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7 Steps to Becoming an Inclusive Organization

On the surface, diversity and inclusion might look like a box that needs to be checked along the hiring process. However, D&I is much more than that if you want an accurate representation of it within your organization. The second letter in that initiative starts at the beginning of the onboarding process and continues as employees grow within your organization. Building an inclusive culture helps develop staff both personally and professionally, making them more complete employees for your company.

So, what steps can you take to build an inclusive organization?

Encourage Deeper Connections

When it comes to creating connections within your organization, lead by example. Nurture the types of relationships that build trust and allow others to be open with you over time. Don’t assume things about people based on what you know at the onset. Instead, authentically get to know them and have conversations of substance from there.

Create a Safe Space

Hiring a diverse workforce comes with having different personalities, meaning some might not be as open to inclusivity as others. Whenever you see others being excluded, it’s your job as a leader to put a stop to it immediately. When it comes to safe spaces, tangible ways of being more inclusive include designating a lactation area for breastfeeding mothers so they aren’t stuck pumping in a closet or bathroom and using pronouns in email signatures or slack names.

Support and Celebrate

Different people require different needs. Think about all religions and cultures and rework your company calendar if you’re able. At the least, encourage people to take time off to celebrate their holidays if it’s not a part of your organization’s calendar observances.

Structure Meetings Appropriately

We’ve all been in meetings where one or two people command the conversation. Prior to a meeting, send out talking points. This action gives those who are more socially introverted a chance to prepare ideas or suggestions for the meeting topics. If you have remote participants, make sure the virtual platform is tested before the meeting begins.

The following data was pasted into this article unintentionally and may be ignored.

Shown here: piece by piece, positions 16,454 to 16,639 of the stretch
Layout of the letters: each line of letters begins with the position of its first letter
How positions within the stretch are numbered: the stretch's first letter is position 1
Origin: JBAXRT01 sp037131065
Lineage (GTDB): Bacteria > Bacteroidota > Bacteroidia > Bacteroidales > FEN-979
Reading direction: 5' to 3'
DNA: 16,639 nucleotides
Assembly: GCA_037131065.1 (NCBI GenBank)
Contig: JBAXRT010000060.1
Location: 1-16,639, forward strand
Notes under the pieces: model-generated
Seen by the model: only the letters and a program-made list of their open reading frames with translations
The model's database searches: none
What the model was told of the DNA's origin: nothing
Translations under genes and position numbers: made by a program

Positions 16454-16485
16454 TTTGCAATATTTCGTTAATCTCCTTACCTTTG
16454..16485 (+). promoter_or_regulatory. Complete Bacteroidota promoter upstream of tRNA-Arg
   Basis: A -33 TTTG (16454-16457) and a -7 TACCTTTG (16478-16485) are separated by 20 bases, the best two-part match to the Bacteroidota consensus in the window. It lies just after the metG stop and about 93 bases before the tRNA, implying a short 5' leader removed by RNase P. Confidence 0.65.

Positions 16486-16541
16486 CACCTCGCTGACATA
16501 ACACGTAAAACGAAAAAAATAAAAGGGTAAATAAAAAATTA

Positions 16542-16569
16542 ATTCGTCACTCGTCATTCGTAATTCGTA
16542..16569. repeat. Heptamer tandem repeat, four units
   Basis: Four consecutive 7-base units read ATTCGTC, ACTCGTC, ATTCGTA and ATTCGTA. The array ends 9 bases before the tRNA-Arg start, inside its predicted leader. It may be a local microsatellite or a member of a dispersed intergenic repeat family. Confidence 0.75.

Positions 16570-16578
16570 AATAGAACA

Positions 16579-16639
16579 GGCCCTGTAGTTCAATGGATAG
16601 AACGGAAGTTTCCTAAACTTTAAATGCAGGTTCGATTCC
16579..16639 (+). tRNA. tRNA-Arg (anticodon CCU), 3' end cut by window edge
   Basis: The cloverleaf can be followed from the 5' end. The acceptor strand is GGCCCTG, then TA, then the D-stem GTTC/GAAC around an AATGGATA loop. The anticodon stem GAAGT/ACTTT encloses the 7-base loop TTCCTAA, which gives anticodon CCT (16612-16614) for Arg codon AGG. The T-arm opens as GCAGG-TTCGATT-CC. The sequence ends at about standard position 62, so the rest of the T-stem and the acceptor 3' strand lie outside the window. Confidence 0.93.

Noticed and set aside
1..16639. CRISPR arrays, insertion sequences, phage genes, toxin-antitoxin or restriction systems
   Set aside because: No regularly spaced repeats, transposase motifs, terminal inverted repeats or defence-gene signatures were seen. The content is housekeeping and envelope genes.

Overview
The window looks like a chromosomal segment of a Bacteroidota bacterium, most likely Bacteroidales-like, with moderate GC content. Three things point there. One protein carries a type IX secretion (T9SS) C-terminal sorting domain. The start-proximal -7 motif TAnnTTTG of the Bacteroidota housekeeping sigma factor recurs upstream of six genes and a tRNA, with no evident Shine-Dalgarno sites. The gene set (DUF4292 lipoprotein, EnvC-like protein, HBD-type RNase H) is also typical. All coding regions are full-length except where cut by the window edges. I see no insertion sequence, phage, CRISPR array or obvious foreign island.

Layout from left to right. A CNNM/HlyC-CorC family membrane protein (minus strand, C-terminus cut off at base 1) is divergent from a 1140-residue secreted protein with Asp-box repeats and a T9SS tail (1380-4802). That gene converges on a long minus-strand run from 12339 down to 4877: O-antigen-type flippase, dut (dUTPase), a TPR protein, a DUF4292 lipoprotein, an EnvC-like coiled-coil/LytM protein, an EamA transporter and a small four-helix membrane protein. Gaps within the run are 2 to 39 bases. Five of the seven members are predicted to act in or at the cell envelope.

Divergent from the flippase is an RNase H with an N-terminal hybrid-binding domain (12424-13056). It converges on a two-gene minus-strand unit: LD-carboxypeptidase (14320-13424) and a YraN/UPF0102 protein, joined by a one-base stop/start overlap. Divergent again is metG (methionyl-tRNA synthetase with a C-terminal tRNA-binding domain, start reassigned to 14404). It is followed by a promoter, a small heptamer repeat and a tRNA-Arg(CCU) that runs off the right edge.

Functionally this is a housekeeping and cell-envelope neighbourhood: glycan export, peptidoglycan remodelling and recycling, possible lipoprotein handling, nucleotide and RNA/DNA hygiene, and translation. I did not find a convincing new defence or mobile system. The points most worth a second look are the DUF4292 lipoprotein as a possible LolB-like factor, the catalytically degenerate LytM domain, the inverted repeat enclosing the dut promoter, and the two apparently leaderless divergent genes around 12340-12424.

Form an Inclusion Task Force

An inclusion initiative isn’t something you can set and forget. It will evolve with time. Inclusivity needs to be checked in with or updated periodically. Put together a diverse group of people who have leadership qualities and/or positions within a company. Diversity doesn’t span just cultures and demographics; departments and roles should also be considered when putting together a diverse group of people.

Promote Feedback

The openness to hearing the viewpoint of your employees can make or break an organization’s development and success. When speaking with employees, make sure they understand you welcome their feedback, and there’s an open-door policy regarding it. If you have introverts who might not feel as comfortable coming to you and discussing, whether face-to-face or digitally, create an area on-site or in the digisphere where employees can go to solicit feedback. Similar to a suggestion box.

Represent Different Cultures

Internal documents should include bilingual options for those who use English as a second language. The same goes for signs on display around an organization. It’s important to accommodate your employees, but it also showcases that your company is welcoming to all.

Being inclusive should remain a mindset of all employees within an organization. It’s great to keep a diversified workforce, but it’s more important to keep employees feeling included throughout their time within your company. Does your company embrace inclusion? Join the conversation on LinkedIn and check out 5 Ways the Job Search Has Changed in 2022.

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